Tag Archives: nostalgia

Once Upon a Time

In the mid-60s, as a girl with my grandparents, every Sunday we rode the Metro bus to attend services at First Faith Cathedral. Once church was over, we hopped on another bus to downtown that took us to the Painted Horse, a favorite all-you-can-eat restaurant on Biscayne Boulevard. Adults ate for 99 cents and kids for 49 cents. I preferred the hamburger steak with macaroni and cheese, and even though they displayed Jell-O in every color to choose from, my favorite: red.

After lunch, we would head for the Miami Public Library, near Bayfront Park. Grandpa would walked on ahead, while I strolled along with Grandma under her umbrella. We’d stop by a large pond filled with giant goldfish and feed them crackers. The park was next to a waterfront where fancy boats and exquisite yachts sailed by. As I waved to them, I imagined how the rich folk lived.

Once we arrived at the library, I’d take the elevator to the children’s section on the second floor while my grandparents remained reading in the downstairs lobby. I strolled the aisles running my hands across the binders of the books neatly stacked on shelves. I loved the smell of those books, the textures, the colors, even the different lettering.

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My imagination ran wild as I’d choose a fairy tale, sit on a nearby stool and read about magical and faraway places. In my mind, I turned beautiful and clever all in one.

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I pretended to be Cinderella, overjoyed that the glass slipper fit my foot perfectly and that my uncle, the tall Prince Charming, singled me out to dance. I imagined my brother as Hansel and I Gretel, hunting for food, and then eating chunks of candy broken off the cottage with no evil witch in sight. I pictured myself as Little Red Riding Hood who saved Grandma from the Big Bad Wolf. While reading, I became all those characters and more—until Grandpa called for me, saying, “Mary, time to go home.”

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My real so-called adventures didn’t take me to faraway lands like those in the books I read. My adventures were riding around town on those city buses. If the bus was crowded, we stood while swaying back and forth. Back and forth. Grandpa held onto straps. Unable to reach them, I held onto the bars instead.

“Mary, hold on tight now,” Grandma cautioned. Grandpa stood nearby, ready to steady Grandma or me if needed. I don’t think he enjoyed riding on the bus much.

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When it was time, I liked to pull the cord to signal the driver to let us off.

“Now, Grandpa?” I asked, not wanting to miss our stop.

“Not yet. Be patient, young lady.”

“How about now?”

“I’ll let you know when it’s time.”

Eventually, the sunny, bright-colored Sable Palms apartment complex came into view.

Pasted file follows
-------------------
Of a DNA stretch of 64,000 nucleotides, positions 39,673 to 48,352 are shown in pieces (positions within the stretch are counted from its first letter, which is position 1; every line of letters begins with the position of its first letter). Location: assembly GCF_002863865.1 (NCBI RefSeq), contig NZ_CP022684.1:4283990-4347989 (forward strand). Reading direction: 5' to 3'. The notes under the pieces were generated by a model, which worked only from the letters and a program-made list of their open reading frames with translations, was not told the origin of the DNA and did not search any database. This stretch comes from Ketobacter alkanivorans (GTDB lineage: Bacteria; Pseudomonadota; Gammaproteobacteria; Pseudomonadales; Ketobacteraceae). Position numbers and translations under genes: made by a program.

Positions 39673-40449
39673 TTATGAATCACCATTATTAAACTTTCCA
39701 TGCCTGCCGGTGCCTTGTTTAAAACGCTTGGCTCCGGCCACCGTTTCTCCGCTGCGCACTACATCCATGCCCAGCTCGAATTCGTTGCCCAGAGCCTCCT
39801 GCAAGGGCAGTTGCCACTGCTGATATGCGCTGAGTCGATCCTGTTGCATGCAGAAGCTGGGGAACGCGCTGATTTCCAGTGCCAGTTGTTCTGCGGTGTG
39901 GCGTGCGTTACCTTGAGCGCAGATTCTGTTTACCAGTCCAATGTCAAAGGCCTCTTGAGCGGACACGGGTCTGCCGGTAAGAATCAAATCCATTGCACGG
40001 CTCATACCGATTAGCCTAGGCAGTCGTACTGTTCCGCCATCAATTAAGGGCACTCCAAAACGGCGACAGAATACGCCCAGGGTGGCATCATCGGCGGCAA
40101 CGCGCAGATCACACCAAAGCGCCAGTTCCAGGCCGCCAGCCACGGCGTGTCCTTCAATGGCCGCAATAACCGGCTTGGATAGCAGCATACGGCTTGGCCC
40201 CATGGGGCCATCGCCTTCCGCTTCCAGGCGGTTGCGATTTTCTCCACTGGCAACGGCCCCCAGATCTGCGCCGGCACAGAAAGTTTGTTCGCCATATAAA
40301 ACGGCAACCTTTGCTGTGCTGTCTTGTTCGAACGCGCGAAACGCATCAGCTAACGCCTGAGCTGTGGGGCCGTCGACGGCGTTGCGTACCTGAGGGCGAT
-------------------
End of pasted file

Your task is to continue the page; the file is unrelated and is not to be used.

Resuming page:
“Okay, now, young lady,” Grandpa nodded.

I would kneel on the seat and reached for the cord, or sometimes Grandpa hoisted me up. I pulled on the cord fast, once, twice, and sometimes even three times for the bus driver to stop. Then swoosh the rear doors opened, we exited, and then the door swish closed.

Palm tree-lined winding roads landscaped and shaded the path to my grandparents’ home. Often coconuts fell from those towering trees and I’d run to pick one up for us.

I’ll never forget one day when we arrived home, I overheard Grandpa complaining to Grandma about standing too close to so many people.

“¿Tu ves, Ana?” he said, showing her something. “See? They stole my wallet.”

From the hall, I listened.

“Oh, no!” Grandma gasped, staring at his inside-out pocket in disbelief.

“We have to stand so close we are like sardines. Too easy for someone to put his hands in my back pocket; taking my wallet out without me knowing.”

It made me sad to think someone would do something bad to my grandpa, stealing from him as if we were rich. Then again, maybe we were.

(An excerpt from Running in Heels: A Memoir of Grit and Grace)

© M.A. Pérez 2018, All Rights Reserved

I loved books then. I love books now. I remember the simple things in life as a child, having a vivid imagination to take me to some wonderful faraway places.

We all have them. What are some of your fond memories as a child?

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Filed under Memoir, nostalgia

Precious Moments

This simple video here will mean a lifetime of precious memories …

You see, Daddy is in the beginning stages of forgetfulness (I don’t like the word dementia). While his short term memory may be failing, he still can recall things that took place several years ago. Those memories are forever embedded within the recesses of his memory bank. Daddy has always been a story teller, just visit here https://maryaperez.com/2013/06/07/i-no-spic-inglish/